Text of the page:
Treat Yo’ Self

Lesson 91 Chapter 6 Module 8

While I’m obviously in favor of resting your brain and self on off days, I also recognize that by this point it’s probably hard to not to think about writing all the time.

That is what happens when you’ve got yourself fully involved in a new habit or training routine.

Even when you aren’t actually doing “the thing”, you find your mind constantly wandering to “the thing.”

At the beginning of the course, it was important to take time off as our new creative and writing muscles learned their new strengths and limits.

Otherwise we’d break ourselves.

Now that we’re almost at the end, it’s important to start thinking about how you are going to continue training and competing (aka publishing (for writers), even though we are rarely competing against anyone but ourselves.)

I still think you should take a day off from a lot of writing and plotting work at least once a week. It lets your brain rest, and is imperative to maintaining a consistent flow state.

But today, take a bit of time to do some free-flow thinking, and perhaps jotting down ideas and notes.

Nothing too involved, as we’re still trying to take it easy on these Rest Days.

Instead, I’m going to ask you an important question: How do you push yourself through days of writer’s block and periods of challenged creative energy?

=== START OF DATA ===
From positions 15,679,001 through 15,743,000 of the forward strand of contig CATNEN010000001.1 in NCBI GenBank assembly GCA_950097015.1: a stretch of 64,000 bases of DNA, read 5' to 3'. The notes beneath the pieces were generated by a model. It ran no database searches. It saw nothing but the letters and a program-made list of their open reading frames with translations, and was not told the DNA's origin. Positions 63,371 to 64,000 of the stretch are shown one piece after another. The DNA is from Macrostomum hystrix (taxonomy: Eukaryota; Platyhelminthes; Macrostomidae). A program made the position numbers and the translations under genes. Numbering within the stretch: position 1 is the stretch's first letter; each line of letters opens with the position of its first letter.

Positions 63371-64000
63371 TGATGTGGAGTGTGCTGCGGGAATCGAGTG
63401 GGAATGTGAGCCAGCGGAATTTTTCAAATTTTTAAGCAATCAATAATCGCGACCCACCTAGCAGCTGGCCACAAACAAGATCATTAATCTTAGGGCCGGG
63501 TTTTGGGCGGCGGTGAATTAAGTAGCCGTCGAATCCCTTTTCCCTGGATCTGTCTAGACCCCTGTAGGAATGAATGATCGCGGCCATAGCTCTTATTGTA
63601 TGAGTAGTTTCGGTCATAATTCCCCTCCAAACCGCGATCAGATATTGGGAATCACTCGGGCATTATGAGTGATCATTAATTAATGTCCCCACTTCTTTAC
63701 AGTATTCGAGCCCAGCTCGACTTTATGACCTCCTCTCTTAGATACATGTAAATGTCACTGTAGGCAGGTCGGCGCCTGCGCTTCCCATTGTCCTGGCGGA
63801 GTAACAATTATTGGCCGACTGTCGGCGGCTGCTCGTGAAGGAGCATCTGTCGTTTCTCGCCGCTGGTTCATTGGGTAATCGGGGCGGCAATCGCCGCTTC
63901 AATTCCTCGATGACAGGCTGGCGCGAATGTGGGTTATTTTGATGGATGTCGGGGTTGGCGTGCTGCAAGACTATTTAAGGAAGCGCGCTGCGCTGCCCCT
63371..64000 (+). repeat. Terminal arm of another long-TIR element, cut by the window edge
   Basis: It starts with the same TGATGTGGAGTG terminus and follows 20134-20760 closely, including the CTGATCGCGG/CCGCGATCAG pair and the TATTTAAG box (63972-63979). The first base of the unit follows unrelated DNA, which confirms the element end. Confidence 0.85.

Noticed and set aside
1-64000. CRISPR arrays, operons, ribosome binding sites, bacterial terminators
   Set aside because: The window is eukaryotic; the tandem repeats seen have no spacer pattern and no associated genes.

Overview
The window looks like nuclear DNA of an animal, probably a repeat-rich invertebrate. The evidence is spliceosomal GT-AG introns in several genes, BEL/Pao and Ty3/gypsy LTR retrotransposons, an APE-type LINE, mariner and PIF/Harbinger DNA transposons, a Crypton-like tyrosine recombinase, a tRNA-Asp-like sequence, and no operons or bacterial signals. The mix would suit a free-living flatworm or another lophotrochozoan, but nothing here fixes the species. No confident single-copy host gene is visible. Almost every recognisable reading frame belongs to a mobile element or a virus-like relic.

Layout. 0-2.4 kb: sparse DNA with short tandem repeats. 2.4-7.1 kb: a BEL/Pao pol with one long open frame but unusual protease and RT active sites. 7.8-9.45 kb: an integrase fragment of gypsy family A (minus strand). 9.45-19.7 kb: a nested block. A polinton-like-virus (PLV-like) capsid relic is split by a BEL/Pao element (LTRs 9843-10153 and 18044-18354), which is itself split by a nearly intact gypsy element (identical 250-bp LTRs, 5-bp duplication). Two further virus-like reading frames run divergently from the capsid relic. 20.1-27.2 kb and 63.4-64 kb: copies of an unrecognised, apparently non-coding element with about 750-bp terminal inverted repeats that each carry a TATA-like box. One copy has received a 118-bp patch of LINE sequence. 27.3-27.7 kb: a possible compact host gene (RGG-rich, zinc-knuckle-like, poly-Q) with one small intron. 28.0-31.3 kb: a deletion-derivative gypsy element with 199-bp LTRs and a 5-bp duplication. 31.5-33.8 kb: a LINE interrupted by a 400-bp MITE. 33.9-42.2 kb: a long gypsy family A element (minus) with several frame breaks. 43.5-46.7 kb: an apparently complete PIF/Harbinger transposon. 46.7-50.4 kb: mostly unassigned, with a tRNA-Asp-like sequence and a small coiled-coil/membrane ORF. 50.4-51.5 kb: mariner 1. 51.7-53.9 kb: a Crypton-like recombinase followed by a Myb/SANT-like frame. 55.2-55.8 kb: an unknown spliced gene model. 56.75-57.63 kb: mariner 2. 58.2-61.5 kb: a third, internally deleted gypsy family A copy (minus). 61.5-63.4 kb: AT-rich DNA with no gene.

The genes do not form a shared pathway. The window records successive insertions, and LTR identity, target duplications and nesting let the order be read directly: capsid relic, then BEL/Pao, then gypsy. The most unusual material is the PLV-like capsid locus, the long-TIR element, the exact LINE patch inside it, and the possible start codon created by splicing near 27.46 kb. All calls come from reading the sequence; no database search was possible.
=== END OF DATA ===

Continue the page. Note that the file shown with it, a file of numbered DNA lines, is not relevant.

If you read any book or articles on training and motivation, they will tell you that one of the most important pieces to continued and long-term success is celebrating your wins.

For most of us, we focus most on celebrating the big wins.

Publishing a new post. Updating all our website copy. Releasing our first or new book.

But that isn’t what gets you through the tough times.

So what I’d like you to think about today is how you can break your big writing goals down into smaller pieces.

  • When will you have 5 articles or essays read to understand your main concept’s background?
  • How many words will you write today?
  • How many hours this week would you like to devote to research?
  • When will you complete this new section or chapter?

Whatever your current project, think of 3-5 ways to break it down into small manageable chunks.

Then, determine what your rewards will be.

Rewards should match the level of the work and time you will be putting into that particular task.

  • Did you write for 30 minutes straight? Get another fresh latte
  • Did you finish the articles you were reading for research? Take a music dance break
  • Did you hit all the hours you had committed to for writing this week? Binge through a few episodes of that Netflix show everyone is talking about
  • Did you publish all your posts this week? Take yourself out or make a fancy dinner (I’m a big fan of drinking sparkling juice or water out of wine glasses to uplevel an otherwise regular dinner.)
  • Did you release your new or first book? Host a little party with some of your nearest and dearest to celebrate (not a release party, just a “Yay Me” party)

And progress up to the big payoff for completing the whole thing.

You can also use rewards as timestamps to get a task finished.

  • Have an upcoming call with a friend? Sit down to make sure you hit your word count before hand.
  • Need to take the dog out for a run? Finish reading one more piece of background research.
  • Have a big day out planned? Make sure your editorial calendar is planned and scheduled for the week before and at least 2-3 articles ahead.

Basically, ask yourself “If I wasn’t writing or working, what would I want to do?”

That’s a good place to start looking at for your rewards.

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